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In View from the Top, CityRealty examines market data and recent transactions to offer an industry expert's perspective on New York's ever-changing real estate market.

As the news cycle drags us around by the nose, and the extremity of trends gets blown up in the internet echo chamber, it’s been easy to miss one thing: Numbers indicate that New York real estate is getting back to normal.

Yes, rents are up. But New York City rents are notoriously high, unless there is a financial crisis or a pandemic. Not to mention “rent season” is upon us, which can’t help but drive rents up.
Manhattan rent data Manhattan monthly rent price indicators (Miller Samuel)
On the sales side, it’s true that interest rates have been steadily inching up over the past several months. But after so many months of interest rates at all-time lows, it can be easy to forget that 2.75% on a 30-year fixed mortgage is highly unusual.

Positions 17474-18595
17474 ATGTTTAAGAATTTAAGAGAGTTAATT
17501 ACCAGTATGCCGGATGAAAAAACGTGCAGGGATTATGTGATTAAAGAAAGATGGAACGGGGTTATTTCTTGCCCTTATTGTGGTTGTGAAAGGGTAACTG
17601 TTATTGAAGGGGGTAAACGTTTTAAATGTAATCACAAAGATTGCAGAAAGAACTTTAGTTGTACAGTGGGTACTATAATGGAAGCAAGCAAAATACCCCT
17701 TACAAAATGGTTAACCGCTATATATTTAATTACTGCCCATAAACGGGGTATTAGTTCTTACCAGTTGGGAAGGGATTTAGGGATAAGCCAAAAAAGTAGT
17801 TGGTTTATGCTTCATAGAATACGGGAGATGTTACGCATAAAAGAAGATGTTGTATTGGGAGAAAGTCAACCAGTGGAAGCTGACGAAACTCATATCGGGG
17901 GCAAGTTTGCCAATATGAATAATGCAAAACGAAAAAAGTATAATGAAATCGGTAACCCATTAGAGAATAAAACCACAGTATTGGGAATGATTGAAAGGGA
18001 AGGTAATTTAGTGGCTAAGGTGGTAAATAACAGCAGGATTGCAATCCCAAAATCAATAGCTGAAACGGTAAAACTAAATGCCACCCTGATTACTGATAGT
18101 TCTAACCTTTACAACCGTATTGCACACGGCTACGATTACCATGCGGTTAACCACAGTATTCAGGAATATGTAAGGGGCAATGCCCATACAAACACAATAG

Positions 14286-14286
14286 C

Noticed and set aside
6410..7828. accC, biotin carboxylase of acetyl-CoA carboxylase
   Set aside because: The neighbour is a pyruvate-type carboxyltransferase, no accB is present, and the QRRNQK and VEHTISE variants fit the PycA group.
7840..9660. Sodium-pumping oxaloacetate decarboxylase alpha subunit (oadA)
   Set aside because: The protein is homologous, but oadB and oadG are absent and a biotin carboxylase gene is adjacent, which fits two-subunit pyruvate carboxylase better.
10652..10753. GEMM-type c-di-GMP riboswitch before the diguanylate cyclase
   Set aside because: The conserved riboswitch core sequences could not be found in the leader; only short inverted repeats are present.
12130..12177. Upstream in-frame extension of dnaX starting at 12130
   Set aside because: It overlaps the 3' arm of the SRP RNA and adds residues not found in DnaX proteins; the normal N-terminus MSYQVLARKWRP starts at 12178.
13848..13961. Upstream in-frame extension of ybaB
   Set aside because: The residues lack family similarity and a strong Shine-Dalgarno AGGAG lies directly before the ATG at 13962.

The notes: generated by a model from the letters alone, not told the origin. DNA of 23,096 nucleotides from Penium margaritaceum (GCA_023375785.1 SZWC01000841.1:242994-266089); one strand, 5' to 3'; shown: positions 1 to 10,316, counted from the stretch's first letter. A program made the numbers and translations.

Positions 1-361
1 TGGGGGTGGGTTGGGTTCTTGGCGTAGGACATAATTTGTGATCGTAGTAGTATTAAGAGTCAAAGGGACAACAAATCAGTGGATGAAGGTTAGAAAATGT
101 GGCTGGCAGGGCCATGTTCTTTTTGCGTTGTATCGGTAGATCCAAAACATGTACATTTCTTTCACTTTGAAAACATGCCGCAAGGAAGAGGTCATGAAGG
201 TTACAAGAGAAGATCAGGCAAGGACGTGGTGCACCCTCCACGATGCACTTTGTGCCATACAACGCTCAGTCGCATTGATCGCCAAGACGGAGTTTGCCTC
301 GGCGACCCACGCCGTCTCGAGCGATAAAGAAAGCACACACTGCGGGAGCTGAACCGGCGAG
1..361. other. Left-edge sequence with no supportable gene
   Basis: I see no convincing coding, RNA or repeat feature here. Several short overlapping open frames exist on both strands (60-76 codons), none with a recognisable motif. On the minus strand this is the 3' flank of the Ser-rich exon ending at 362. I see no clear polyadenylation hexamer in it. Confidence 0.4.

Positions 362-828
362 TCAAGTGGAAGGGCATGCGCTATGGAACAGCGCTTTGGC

Mortgage rates 30-year mortgage rates (Freddie Mac PMMS)
We often talk about supply and demand when discussing real estate, and the numbers show both at typical levels. This chart from UrbanDigs shows the range of available units of all types and prices, with the band between 6,000 and 8,000 units colored in to demonstrate how, the majority of the time, the available supply falls within that range.
NYC real estate data Manhattan supply (UrbanDigs)
Demand, too, is inching back to a normal range. In an UrbanDigs chart showing both the long-term average and actual contract activity from 2008 to the present day, it’s possible to see major disruptions during events like the Great Recession and the recent pandemic. Some of us remember that it didn’t feel “normal” in early 2010, just like it might not now, but the numbers show that it is.
Manhattan contract data Manhattan contract activity (UrbanDigs)
Add in the fact that the New York labor market has almost fully recovered, and it’s time to drop the Chicken Little attitude and realize we are back to normal. If you are looking to buy, and you plan to hold it for a bit, there are very good odds that you’ll make money if history can tell us anything. If you’re looking to sell, there are buyers out there. You can block out the noise about empty office towers: New Yorkers are alive and well, living and working (some days from home) here in the city.
New York labor market data NYC labor market data (Investopedia)